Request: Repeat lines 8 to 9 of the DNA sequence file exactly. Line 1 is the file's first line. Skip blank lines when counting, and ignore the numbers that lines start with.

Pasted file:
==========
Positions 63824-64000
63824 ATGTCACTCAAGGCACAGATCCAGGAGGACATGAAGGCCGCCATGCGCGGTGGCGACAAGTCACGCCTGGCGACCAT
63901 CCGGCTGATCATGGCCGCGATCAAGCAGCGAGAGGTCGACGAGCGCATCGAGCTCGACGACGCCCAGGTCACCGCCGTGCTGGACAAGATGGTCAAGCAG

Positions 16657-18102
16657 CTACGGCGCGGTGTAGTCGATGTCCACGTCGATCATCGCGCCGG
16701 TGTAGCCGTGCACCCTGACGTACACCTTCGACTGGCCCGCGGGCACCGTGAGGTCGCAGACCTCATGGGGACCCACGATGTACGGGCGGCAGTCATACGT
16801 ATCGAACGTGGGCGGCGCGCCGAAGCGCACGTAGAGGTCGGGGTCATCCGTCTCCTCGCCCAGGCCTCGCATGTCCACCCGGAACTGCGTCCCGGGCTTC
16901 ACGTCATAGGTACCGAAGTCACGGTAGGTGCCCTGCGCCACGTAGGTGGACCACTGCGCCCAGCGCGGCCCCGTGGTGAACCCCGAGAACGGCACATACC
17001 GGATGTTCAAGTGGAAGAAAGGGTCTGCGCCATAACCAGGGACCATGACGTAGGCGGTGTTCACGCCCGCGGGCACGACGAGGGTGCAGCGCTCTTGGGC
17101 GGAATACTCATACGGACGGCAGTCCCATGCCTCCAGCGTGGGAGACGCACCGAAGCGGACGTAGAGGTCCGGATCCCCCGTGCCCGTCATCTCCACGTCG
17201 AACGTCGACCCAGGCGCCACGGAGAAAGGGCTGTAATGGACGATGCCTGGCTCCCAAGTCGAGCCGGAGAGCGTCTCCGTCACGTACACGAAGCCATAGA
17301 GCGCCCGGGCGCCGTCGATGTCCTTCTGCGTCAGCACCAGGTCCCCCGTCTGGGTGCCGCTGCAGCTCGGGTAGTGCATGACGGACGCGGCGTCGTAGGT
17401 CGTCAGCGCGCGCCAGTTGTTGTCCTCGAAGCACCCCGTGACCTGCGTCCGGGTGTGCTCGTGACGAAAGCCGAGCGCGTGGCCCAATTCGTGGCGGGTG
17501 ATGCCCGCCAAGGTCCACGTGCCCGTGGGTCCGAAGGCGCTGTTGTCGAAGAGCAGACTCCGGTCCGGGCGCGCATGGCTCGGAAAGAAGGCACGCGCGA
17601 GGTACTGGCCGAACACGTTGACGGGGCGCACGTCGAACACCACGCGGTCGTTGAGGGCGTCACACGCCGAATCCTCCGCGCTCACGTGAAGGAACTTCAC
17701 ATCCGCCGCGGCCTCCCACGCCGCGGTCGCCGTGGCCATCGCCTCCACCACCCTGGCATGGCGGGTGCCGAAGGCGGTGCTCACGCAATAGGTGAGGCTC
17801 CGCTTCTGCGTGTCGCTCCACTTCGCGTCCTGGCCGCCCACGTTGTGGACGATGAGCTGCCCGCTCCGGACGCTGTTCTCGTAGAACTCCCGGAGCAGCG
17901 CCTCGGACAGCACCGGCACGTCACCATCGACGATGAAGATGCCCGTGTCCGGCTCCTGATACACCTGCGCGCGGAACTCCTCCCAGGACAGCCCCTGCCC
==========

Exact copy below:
16901 ACGTCATAGGTACCGAAGTCACGGTAGGTGCCCTGCGCCACGTAGGTGGACCACTGCGCCCAGCGCGGCCCCGTGGTGAACCCCGAGAACGGCACATACC
17001 GGATGTTCAAGTGGAAGAAAGGGTCTGCGCCATAACCAGGGACCATGACGTAGGCGGTGTTCACGCCCGCGGGCACGACGAGGGTGCAGCGCTCTTGGGC